But then, I think of the week-long summer camp that my high school program runs every year. It’s intense for kids and staff alike. In the main room where we hold activities and discussions we put up these posters with a whole host of motivational phrases. One of them says, "What would you do if you knew you could not fail?" And this summer when I looked at that poster I immediately thought, "I would be a professional cartoonist." Because I love telling stories with words and pictures, and I know that I need to make art to be happy. I also know I don’t want comics to be something I do on the side…I want to be able to spend a lot of my time on comics, I want people to see the comics I make. I want comics and writing and illustration to be part of my livelihood.

I have always loved to draw but it’s only recently that I’ve realized how much I want art to be a part of my life and career. That’s a part of why I don’t want to be a classroom teacher or a school counselor. I often feel I don’t have enough time for comics as it is with my cobbling together of part time jobs–with a full time education job I worry about how much comics would be relegated to the extreme background.

Still, I want to keep serving kids who have not had their needs met by the school system. And though I have my doubts about teaching, and don’t necessarily see myself as an art teacher, I think I need to figure out some way that I can blend these two things I care about so much. Because sometimes I think that the main thing you need to be a good teacher is something you are passionate about and want to share with others. And I have spent some time tonight thinking in more detail about a vision I have for a comics curriculum. I would love to teach teenagers how to make autobio comics, starting from this idea we have in my high school program that everyone needs to tell their own story. I imagine showing them all these different examples of autobiographical comics and graphic novels, having the kids talk about the different styles, and sharing their own life experiences in comic form. And I know that I would want this kind of teaching to exist alongside my own comics work.

This education/comics conundrum is something I often think about, but today’s struggles really brought my thoughts out with greater force and clarity. I just hope that I can find the stable success in comics that I want, and figure out some way to keep education solidly in my life too.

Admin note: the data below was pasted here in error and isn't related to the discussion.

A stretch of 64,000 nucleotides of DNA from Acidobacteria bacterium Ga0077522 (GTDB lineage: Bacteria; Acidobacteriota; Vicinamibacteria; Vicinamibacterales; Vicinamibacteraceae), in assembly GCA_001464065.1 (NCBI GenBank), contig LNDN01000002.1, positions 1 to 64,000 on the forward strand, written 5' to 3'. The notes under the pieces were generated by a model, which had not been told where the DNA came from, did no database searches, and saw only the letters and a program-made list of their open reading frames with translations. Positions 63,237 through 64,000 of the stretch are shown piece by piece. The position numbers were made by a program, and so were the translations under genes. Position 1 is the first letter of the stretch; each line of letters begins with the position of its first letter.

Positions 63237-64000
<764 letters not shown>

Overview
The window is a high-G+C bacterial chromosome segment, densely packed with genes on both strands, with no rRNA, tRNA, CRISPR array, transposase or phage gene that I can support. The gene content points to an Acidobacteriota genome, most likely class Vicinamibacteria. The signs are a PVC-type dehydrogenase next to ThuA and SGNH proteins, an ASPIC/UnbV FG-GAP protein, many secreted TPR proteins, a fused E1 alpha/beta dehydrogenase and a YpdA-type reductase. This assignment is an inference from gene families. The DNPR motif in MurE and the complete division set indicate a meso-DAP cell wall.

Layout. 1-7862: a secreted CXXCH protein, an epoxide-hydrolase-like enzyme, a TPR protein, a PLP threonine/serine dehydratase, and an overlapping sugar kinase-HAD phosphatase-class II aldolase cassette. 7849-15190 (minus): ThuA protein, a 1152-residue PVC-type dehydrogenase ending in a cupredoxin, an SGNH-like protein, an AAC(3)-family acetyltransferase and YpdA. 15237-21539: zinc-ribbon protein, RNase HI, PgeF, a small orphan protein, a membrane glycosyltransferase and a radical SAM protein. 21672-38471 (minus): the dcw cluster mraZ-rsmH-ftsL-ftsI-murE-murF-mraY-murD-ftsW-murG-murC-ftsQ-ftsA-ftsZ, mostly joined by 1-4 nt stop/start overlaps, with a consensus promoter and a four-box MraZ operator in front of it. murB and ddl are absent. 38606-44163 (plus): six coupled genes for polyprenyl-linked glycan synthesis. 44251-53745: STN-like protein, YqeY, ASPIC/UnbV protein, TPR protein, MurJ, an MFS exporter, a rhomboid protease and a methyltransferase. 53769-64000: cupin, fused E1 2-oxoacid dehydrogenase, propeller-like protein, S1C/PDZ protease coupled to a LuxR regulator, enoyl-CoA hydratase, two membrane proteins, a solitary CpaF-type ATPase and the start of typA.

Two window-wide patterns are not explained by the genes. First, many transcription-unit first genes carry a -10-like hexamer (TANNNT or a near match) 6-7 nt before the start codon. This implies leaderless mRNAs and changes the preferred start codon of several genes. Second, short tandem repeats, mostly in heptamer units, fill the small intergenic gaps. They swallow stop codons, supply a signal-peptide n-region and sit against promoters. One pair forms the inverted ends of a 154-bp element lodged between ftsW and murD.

6 Comments

  1. tugboatcity · November 17, 2009

    You are a saint for putting up with those brats. I couldn’t do your job for a day or even hour. They don’t know how lucky they are to have you as a teacher.

  2. quirkybird · November 17, 2009

    I can think of oh, half a dozen people in town (and up in Seattle) who could have really valuable conversations with you about their experience teaching comics to school-age kids. Tell me if you’re interested and I’ll hook you up with the ones you don’t already know!

  3. Lisa Rosalie · November 17, 2009

    Thanks…they really are good kids, they just act like jerks sometimes.

  4. Lisa Rosalie · November 17, 2009

    I am definitely interested! I’d love to discuss comics teaching with folks who have more experience doing it than I do, and who might clue me in on some opportunities to start doing it.

  5. so_lily_briscoe · November 18, 2009

    I don’t have much to say to this directly, but as someone who questions her place in her profession every single day (and frequently cries about it), I think that this vexedness is part of caring about what we do, part of what it means to be passionate about something. That doesn’t make what’s hard any easier, and doesn’t help with specific situations of difficulty, but I still think it’s true. Wondering whether or not you belong somewhere doesn’t mean you don’t belong there.

    Many loves to you.

  6. Lisa Rosalie · November 22, 2009

    Thanks for your insight, as always. I’ve been working to not let this bad week derail me too much…And much love to you as well.

Leave a reply